Monthly Archives: January 2017

PMP 051: The Shocking Truth About Your Decision-Making

When I was going to graduate school for my Master’s Degree in Education Leadership, I decided to conduct my own informal research.

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Over a number of weeks, I talked to current and retired principals about what they considered to be the lessons they had learned from their years in school leadership.

I remember one man in particular who was a retired teacher and administrator who had moved into higher education. We stood in the hallway one night after one my classes, and I asked him the question:

“What do you consider the greatest lesson you learned from your years as a principal?”

He looked down for a moment, and then looked back up at me and said. “I think I had to learn that I wasn’t always right. In fact, looking back now, I think I’d be lucky if I made the right decision 25% of the time.”

I was shocked. How could someone who seemed so articulate, competent, and confident say such a thing?

He smiled and explained. “Before you become the principal, you think you have all the answers. But once you take the position, you begin to realize how many things you don’t know…and sometimes you will call it wrong.”

“The sooner you accept that fact,” he went on, “The easier it will be to not be too hard on yourself when you make mistakes.”

I still remember walking away from that conversation in a daze. Continue reading

PMP 050: The 5 Marks of a Learning Culture

After living in Oklahoma for more than twenty years, I’ve become keenly aware that our state’s economy is intricately related to oil and gas.

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In addition to our rich Native American heritage, almost every major city or town in our state has its roots in the oil fields and exploration that brought workers who in turn brought their families and built communities.

A lot has changed over the decades, but for those who work the rigs and fields today, they can tell you that drilling and production can still be very dangerous work. When managing parts and machines under tremendous pressure, one mistake can be fatal.

Recently I was listening to The New Norm, an episode of Invisibilia, a podcast on the invisible forces, emotions, or psychological influences that affect the way we think or behave.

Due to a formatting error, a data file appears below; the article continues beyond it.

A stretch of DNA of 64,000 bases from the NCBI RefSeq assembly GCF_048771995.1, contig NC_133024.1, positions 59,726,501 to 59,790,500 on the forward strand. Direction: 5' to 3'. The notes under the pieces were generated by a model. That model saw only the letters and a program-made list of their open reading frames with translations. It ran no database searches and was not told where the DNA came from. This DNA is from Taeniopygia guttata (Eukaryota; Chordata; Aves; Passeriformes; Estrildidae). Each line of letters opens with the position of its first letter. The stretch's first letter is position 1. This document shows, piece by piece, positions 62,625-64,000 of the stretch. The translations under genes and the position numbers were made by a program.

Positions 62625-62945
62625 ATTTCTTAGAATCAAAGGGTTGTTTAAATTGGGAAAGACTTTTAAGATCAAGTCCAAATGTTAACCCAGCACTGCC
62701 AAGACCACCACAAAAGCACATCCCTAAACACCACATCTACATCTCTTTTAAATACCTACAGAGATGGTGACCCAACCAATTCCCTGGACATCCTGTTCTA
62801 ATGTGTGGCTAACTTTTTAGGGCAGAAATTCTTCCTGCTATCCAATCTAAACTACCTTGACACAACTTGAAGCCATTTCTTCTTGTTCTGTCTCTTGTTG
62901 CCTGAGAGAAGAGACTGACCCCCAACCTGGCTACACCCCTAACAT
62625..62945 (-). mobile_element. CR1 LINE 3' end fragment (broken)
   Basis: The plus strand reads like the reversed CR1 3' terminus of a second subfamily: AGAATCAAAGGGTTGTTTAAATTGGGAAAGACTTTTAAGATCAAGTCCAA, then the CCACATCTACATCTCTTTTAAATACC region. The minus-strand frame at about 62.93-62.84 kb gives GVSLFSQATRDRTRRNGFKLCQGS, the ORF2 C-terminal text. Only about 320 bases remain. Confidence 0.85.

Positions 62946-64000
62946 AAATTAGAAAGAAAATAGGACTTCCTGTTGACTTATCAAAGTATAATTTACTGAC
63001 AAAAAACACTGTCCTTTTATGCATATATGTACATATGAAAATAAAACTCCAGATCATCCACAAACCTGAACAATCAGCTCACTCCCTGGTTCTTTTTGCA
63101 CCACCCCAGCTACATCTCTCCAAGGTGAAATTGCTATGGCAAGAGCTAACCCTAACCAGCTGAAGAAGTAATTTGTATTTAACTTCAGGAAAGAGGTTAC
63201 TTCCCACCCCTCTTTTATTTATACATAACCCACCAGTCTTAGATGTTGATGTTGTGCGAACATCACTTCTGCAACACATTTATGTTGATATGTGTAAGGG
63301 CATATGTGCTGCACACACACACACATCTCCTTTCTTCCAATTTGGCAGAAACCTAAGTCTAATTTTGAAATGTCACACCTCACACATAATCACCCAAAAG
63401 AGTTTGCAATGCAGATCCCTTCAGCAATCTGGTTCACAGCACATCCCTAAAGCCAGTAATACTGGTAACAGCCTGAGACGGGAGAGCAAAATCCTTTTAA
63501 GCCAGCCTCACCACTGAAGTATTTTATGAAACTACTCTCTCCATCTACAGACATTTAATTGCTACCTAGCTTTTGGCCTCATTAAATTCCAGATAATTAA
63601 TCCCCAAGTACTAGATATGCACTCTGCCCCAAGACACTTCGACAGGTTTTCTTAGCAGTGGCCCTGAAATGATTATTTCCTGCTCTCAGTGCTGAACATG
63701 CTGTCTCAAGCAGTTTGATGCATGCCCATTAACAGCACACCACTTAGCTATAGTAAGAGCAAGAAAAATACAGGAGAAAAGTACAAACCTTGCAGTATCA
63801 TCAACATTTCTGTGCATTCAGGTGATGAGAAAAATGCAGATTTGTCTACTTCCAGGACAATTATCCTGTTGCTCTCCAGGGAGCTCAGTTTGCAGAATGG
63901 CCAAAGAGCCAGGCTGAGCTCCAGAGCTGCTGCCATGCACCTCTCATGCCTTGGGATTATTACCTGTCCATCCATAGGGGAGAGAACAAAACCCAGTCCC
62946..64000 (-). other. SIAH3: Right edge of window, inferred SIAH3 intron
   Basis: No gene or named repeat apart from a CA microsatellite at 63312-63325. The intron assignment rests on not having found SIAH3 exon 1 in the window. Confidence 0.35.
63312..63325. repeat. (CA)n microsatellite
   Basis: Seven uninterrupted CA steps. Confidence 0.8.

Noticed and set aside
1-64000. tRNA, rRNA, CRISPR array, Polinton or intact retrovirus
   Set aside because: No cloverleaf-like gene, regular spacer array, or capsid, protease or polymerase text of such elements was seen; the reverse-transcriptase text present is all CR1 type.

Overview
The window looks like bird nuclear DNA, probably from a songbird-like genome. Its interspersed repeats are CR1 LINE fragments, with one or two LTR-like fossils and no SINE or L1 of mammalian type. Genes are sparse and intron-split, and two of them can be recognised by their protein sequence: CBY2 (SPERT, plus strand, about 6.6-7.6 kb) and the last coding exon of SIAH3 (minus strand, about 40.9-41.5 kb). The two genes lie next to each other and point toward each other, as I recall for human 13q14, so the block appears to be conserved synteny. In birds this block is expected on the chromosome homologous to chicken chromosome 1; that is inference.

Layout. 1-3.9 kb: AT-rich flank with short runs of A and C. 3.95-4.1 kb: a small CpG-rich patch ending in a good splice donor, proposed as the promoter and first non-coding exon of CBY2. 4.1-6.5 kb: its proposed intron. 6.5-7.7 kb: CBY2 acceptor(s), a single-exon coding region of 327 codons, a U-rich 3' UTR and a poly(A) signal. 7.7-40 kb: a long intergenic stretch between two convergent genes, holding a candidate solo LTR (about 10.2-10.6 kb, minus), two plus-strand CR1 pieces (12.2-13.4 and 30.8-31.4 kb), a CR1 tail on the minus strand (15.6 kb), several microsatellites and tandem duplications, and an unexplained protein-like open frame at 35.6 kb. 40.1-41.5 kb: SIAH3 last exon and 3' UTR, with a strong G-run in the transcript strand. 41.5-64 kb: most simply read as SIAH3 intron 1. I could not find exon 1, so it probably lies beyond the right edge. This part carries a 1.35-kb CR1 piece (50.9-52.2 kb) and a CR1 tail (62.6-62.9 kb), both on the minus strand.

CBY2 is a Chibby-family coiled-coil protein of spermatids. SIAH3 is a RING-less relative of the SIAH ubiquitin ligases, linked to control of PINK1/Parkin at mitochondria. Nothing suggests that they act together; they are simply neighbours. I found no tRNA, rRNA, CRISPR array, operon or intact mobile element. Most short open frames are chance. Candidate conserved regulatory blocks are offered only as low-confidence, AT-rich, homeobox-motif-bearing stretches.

This episode focused on a story from 1997 when Shell Oil had commissioned Ursa, the largest offshore drilling rig in history. One man, Rick Fox, was assigned the task of assembling and training a crew who would manage a floating multi-story complex the size of two football fields. His biggest fears? He worried a lot about the inevitable injuries or deaths that could take place in metropolis of such high-pressure engineering—where a misread gauge or a wrong turn could be unimaginably catastrophic. Continue reading

PMP 049: Why Self-Control Matters–5 Benefits for Leaders

A couple of months ago, I enjoyed some special time away with my son, Jack.

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He had turned 11, and when his older sisters reached that age, my wife took each of them away for a special weekend. Now it was my turn with Jack, and we had fun weekend in historic Eureka Springs, Arkansas. In addition to just having fun together, one of the purposes of these one-on-one conversations is focused time to talk about life, priorities, and choices.

In a world that offers our children a menu of options everyday, I wanted Jack to understand that his choices must be based on something greater than what is convenient or fun in-the-moment. We talked about why it is important to learn patience and self-control…how the benefits of self-denial outweigh the temptations of self-gratification.

When I talked to Jack about how self-denial plays out in the life of a boy his age, I shared an illustration I have heard both from Tim Elmore and Seth Godin in presentations: The “Marshmallow Test.” Continue reading

PMP 048: Looking at 2017–Let’s Stay Connected!

One of my first superintendents had been an elementary teacher.

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Sometimes she would begin our leadership meetings by bringing a shopping bag full of hands-on materials (paper, scissors, glue, popsicle sticks) as demonstrations for a lesson or an idea she wanted us to understand.

No matter what your age, you never outgrow the need for self-improvement. And I don’t know about you, but I know I would not grow in my own leadership if I wasn’t interacting, questioning, exploring, and sharing with others.

As we wrap up 2016, I wanted to share some ways I have been “keeping my bag full of ideas” by connecting with other leaders this past year as well as some ways we might connect together in 2017. Continue reading